Laminitis prevention techniques compared

Researchers determine which methods of cooling down hooves work best to prevent laminitis.
Publish date:
Social count:
Researchers determine which methods of cooling down hooves work best to prevent laminitis.

Over the past decade, the rapid chilling of the hooves has proven to be an effective way of halting the progression of laminitis in its early stages. But new research suggests that some cooling techniques are more effective than others in preventing the potentially devastating inflammation of the soft laminae of the hoof.


Previous studies have determined that, for optimal preventive results, the hoof wall surface temperatures must be maintained at 5 to 10 degrees Celsius (41 to 50 degrees Fahrenheit) for 48 to 72 hours. To learn how best to achieve this goal, Andrew van Eps, BVSc, PhD, of the University of Queensland in Australia worked with James Orsini, DVM, of the University of Pennsylvania to evaluate seven methods of cooling hooves. Four of the methods were “dry,” meaning no water or ice came in contact with the hoof or leg. These were:

• a “coronet sleeve,” which was a rectal exam sleeve filled with crushed ice and held over the coronary band, heel and hoof wall with adhesive tape.

• a commercial ice pack applied to the hoof wall only.

• two commercial cooling gel wraps applied to the hoof wall and extending over the fetlock and cannon bone.

• a prototype boot that uses a refrigeration system to recirculate a coolant kept at a consistent 1 degree Celsius (33.8 degrees Fahrenheit) over the hoof and lower limb.

The remaining three cooling methods were “wet,” meaning water or ice came into direct contact with the hoof or leg. These were:

• ice wraps that covered only the upper leg and were then filled with ice

• “wader-style” ice boots, which encompassed both the hoof and lower limb and were then filled with ice.

• a repurposed intravenous-fluid bag slipped over the hoof and pastern, filled with ice and then kept in place with adhesive tape.

For the study, each method was applied to the forelegs of four horses for eight hours, as sensors recorded the temperatures of their hoof walls. A sensor was also attached to the opposite forelimb to serve as a control. Researchers documented the ambient temperature hourly.

In general, the “wet” cooling methods performed better than the dry methods, and cooling the limb as well as the foot was more effective than chilling the hoof alone. For instance, applying an ice pack to the hoof produced a median hoof wall surface temperature of 19.8 degrees Celsius (67 degrees Fahrenheit), while an ice-filled bag covering the hoof and pastern lowered the median to 5.2 degrees Celsius (41 degrees Fahrenheit).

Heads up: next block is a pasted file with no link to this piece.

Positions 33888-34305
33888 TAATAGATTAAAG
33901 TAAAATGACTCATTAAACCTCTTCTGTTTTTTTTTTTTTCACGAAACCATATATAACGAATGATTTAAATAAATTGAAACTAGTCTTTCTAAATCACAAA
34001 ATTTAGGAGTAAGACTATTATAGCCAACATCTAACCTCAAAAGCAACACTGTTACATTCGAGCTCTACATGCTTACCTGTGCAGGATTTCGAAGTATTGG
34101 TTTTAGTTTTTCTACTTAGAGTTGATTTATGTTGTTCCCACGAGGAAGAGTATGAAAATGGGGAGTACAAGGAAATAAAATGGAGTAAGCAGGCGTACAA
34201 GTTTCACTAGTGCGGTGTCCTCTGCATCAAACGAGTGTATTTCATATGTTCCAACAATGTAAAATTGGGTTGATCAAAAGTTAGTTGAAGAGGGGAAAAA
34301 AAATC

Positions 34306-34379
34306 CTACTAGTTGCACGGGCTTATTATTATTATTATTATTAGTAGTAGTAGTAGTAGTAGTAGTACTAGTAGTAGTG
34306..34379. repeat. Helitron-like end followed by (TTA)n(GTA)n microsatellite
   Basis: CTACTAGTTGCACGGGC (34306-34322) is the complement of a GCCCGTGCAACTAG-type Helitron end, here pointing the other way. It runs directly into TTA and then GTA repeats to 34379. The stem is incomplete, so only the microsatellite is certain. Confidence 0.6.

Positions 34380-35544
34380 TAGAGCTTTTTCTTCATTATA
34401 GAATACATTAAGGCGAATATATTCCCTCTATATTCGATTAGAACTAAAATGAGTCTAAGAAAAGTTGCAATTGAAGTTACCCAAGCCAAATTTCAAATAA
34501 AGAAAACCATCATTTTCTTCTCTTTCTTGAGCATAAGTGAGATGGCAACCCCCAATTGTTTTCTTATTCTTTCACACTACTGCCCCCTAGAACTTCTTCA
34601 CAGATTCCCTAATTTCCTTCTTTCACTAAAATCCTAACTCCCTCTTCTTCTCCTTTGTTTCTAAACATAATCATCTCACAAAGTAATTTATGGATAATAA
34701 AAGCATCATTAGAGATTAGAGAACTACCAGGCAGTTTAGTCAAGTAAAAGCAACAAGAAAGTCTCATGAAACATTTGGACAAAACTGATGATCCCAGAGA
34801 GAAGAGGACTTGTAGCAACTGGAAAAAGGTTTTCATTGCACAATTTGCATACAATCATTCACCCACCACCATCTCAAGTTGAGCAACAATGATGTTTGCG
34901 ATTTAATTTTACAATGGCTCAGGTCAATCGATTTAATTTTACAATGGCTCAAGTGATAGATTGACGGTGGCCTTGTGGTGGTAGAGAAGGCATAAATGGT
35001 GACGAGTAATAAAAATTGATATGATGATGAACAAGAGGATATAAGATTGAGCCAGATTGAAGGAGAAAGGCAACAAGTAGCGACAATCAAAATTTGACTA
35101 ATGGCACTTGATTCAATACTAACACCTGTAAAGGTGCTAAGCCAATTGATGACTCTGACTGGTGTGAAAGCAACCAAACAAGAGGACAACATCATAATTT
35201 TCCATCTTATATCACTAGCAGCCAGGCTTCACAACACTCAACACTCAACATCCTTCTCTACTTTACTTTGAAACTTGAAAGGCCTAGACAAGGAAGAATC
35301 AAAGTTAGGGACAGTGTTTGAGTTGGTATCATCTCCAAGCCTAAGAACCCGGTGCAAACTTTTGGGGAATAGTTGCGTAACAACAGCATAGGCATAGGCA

The wet methods were more effective, says van Eps, because they undermined a body’s natural insulation. “The hair on a horse’s limb is designed to prevent the conduction of heat out of the limb [which helps keep it warm] by trapping a layer of static air close to the skin,” he says. “When you wet the limb and particularly when you immerse it in liquid, you greatly increase heat conduction by reducing the insulating effect of the hair.”

Immersing more than just the hoof is also important, van Eps says, because of equine anatomy. “The horse’s foot is rich in blood vessels, and is also rich in arteriovenous anastomoses---direct connections between arterial and venous blood vessels---that allow rapid increases in net blood flow to the foot,” he explains. “These are typical of thermoregulatory organs, like the ears of an elephant; they help the animal maintain temperature. In the horse, they make cooling much harder, as the horse can rapidly and massively increase blood flow to the foot, replenishing the tissue with warm blood, warming the tissue. For this reason, it is important to cool the incoming blood, and this requires cooling further up the limb.”

The one dry application that produced temperatures in the desired low range was the prototype boot. “It’s a variation of a commercially available system for limb cooling called Game Ready,” says van Eps. “The major difference was a gel interface to improve contact [with the limb] and a refrigeration unit and pump system with a very large cooling capacity. The big advantage of this device is that you can just place the boots, set the temperature, and there is no more work involved. The device is at the stage of development where a horse can walk around freely in the stable for days, with tightly controlled cooling of all four feet.”

In contrast, van Eps says, conventional water-and-ice methods require replenishment every two hours to maintain the low temperatures and applying them consistently in a horse who lies down due to pain can be difficult. This is more than just a hassle for handlers, he says, because intermittent cooling may be harmful: “There is some anecdotal evidence that this might be worse than not cooling at all in horses at risk of laminitis.”

Reference:“A comparison of seven methods for continuous therapeutic cooling of the equine digit,” Equine Veterinary Journal, November 2014

This article first appeared in EQUUS issue #453, June 2015.